Archive - Aug 4, 2011 - News Article
There was a popular song some years ago that asked, âwhere have all the cowboys gone?â. Well the fact is, cowboys are very much still alive and well in the Sandhills of Nebraska, and just two weeks ago eight of them were inducted into the Nebraska Sandhills Cowboy Hall of Fame.
Two of those eight are area cowboys - Roland âRollyâ W. Glause of Broken Bow, and Glen Gier of Mullen.
For 30 years, Buck Brannaman has been wooing cowboys and horse lovers with his uncanny ability to tame even the wildest of horses without ever using any kind of violence.
Dubbed âthe horse whisperer,â Brannaman has conducted clinics on his horse breaking techniques all across the country, and has become somewhat of a cult figure among the horse loving crowd. Brannaman is about to reach a much larger audience, however, thanks to a newly released documentary.
Central Nebraska celebrated Friday with the ribbon cutting at a new $1.8 million educational facility in Broken Bow.
Custer Campus will now serve as the new home of Mid Plains Extended Campus in Broken Bow.
âYou want to see how a community grows? You are seeing it here today!â Gov. Dave Heineman told the estimated 400 present for the open house and launching.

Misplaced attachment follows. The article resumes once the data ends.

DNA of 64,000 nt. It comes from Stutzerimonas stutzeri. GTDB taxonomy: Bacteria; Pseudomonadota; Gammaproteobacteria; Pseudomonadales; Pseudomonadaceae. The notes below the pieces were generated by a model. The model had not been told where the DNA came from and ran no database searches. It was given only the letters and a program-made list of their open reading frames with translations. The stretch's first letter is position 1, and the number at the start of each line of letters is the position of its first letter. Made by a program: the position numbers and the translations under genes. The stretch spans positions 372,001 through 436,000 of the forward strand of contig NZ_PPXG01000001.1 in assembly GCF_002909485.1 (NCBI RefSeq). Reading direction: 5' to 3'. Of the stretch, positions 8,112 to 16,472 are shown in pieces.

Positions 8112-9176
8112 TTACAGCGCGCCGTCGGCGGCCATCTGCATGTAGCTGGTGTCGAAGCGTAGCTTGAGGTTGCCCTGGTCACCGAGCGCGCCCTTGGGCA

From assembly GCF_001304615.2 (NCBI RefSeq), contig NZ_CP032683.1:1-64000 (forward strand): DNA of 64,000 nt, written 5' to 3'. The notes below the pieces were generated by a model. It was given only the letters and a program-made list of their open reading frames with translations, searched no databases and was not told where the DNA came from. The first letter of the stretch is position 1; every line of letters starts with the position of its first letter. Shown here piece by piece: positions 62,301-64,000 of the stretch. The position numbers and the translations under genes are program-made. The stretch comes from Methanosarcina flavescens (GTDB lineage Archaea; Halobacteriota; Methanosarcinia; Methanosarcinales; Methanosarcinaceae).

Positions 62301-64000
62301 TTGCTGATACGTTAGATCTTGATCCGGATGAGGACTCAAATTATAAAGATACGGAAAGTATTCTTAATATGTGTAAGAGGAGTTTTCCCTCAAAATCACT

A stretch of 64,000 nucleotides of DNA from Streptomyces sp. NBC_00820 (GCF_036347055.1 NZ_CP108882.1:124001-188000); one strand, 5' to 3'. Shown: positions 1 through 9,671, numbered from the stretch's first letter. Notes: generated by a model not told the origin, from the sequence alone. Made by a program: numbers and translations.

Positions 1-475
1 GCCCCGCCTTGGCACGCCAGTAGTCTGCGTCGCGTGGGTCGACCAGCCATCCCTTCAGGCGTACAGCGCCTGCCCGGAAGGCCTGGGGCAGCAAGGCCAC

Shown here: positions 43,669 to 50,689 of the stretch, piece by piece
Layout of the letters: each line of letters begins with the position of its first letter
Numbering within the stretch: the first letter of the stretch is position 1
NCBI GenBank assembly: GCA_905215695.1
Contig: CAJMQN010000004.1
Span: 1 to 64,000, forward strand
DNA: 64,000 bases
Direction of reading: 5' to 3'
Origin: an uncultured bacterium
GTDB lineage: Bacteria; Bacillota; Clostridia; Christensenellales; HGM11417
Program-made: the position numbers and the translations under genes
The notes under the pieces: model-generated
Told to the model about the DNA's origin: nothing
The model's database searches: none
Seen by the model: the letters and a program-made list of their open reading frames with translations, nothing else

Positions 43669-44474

He tagged Broken Bow as a role model for the entire state, and said that he was going to tell others about what was able to be done.
Turning 103 is a milestone worth celebrating. Merle Strawder has achieved that milestone, but says an incident when he was a baby could have cut his life very short.
The family lived in a sod house near Benkelman, and Merle recounts the story as it was told to him many times by his parents.
âMy parents were asleep one night and heard a really loud thud from my bedroom, and thought I had fallen out of bed. They rushed into my room and found a very large bull snake that had fallen from a ceiling rafter onto the floor, right next to my cradle.â